First off, I apologize for the lack of posts over the last couple of days. Believe me, I’ve been dying to share my experiences! The dodgy hostel wifi has a different idea. Hang in there with me!
I arrived at my hostel in Rome later than expected. Hasn’t it always worked out like that? Actually, things have been falling into place in just the last second lately. The very last train ticket, the last minute before reception closes, the last ferry trip to the Blue Grotto…yeah, I think I’ll start knocking on wood now.
Rome certainly has a charm at night. The people seem happier, the buildings seem to sparkle just a little bit more. I’ve found that everywhere I’ve been, the city explodes past 9pm. Not to say that it turns back into a pumpkin during the day, but you can’t help but smile while walking past every artist and street performer on your way down the cobblestone.
When I arrived at my hostel Roman Holidays, I was immediately greeted by several friendly travelers, a welcome shot of Greek liquor and limoncello, air conditioning and clean linens. The luxuries of the world these days (I’m speaking specifically about the linens). I met this great guy named Gioros who lives in Athens who was very friendly as well as two friends who were traveling together. Both were twenty three, one of whom was going for her PhD and the other was already a sixth grade teacher in Los Angeles! They are superheroes. It was great to have some unexpected company that night since I assumed everyone would be in bed by the time I got there. It was certainly the most homey hostel I had stayed in yet and I was almost sad to leave!
I decided to spend the next day taking it easy and exploring the city. I’ve started to realize how important it is to take at least one day to walk around on your own and discover the culture and the atmosphere without a map to guide you. It’s also a good idea to get to know the main streets at least vaguely so you don’t get terribly lost every day. That usually ends up happening to me anyway though no matter what I do! I wandered off first to visit the famous Trevi Fountain, make a wish and toss in my coin. Despite the large amount of tourists flooding to the scene, I wanted to have my own special moment while there. It is possible. I closed my eyes, made a very well thought out wish and tossed my coin behind me. It was a Swiss coin that I had been given by a fellow traveler Anna in Venice. I figured it would stand out amongst the others and was better kept in those waters than the depths of my money belt.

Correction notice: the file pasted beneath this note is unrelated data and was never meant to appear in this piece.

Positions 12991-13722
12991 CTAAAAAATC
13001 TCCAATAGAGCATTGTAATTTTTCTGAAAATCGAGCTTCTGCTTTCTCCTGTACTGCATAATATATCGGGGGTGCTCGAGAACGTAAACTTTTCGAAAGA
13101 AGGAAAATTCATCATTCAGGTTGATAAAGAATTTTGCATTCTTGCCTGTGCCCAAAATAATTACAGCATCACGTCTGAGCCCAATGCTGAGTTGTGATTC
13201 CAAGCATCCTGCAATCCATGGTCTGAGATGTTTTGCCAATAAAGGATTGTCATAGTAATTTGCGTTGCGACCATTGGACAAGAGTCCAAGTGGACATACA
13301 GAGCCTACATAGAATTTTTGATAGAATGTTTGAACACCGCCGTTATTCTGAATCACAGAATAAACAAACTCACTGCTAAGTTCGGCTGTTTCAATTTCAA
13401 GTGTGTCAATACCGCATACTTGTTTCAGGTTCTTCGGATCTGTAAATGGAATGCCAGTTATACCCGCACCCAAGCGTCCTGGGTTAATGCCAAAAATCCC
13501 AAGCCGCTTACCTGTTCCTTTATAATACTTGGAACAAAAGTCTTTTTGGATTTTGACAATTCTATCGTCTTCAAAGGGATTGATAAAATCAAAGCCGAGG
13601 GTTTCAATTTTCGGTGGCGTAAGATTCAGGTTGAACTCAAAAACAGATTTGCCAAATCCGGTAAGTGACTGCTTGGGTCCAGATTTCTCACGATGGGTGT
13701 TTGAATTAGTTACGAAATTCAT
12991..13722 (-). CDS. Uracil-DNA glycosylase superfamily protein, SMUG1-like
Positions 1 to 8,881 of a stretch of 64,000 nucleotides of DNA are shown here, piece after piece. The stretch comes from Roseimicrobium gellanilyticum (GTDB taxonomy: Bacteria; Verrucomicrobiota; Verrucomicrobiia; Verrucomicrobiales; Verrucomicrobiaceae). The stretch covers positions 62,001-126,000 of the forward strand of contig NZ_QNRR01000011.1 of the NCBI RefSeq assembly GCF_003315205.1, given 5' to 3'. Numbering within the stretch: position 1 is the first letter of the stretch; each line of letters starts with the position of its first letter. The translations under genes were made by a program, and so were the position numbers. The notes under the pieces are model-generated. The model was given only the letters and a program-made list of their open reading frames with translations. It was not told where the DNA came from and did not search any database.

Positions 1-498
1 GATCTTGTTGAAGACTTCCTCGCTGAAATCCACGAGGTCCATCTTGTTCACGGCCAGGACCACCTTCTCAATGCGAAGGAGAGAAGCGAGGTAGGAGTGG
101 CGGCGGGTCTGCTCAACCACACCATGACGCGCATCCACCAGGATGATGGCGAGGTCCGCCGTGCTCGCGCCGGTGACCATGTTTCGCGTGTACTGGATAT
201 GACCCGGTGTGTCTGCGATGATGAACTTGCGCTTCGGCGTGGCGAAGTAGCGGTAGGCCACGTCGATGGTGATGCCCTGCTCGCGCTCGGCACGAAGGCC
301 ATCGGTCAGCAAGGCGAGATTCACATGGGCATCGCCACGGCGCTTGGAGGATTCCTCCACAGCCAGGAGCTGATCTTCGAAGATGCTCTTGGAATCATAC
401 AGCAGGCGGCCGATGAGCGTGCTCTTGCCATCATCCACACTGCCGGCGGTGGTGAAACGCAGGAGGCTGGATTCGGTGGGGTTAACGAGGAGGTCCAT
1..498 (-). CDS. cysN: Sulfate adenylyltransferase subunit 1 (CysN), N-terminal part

I found that the lines in Rome were the longest of any I had seen. I was debating on what attractions I wanted to spend money and time on seeing in detail. I figured it wouldn’t hurt to walk to a few of them that evening and admire them on my own time first. I walked past the beautiful St. Peters Basilica and the Colosseum which were both so grand. I found it crazy to think about a time when these buildings weren’t tourist attractions, they were just an every day part of the city scape. I’m sure it’s still like that for the locals, but I doubt the novelty or the beauty ever wears off for them. How could it? Once again, another city with stunning architecture at every turn.
I think I had gelato more than twice that evening before heading back to the hostel. Yes, my first day was simple but beautiful and I was beginning to fall in love with the random encounters I would run into when I least expected it. For instance, this guy was walking around with two budgies he named Julia and Alexander. He walked up to me, placed them on my head, grabbed my camera, snapped a photo while telling me it was free of charge and then left.
I chose the Colosseum and the Vatican as my two destinations for the next day. I had met a guy staying at my hostel named Edsel. We got to chatting and decided to see the Vatican together that day! He’s close to thirty and has his degree in English Literature, living in South Carolina. I’ve been trying to spend at least one day wherever I go with new friends. We didn’t talk too much, but even the comfortable silence was nice and it was a change to have a walking buddy!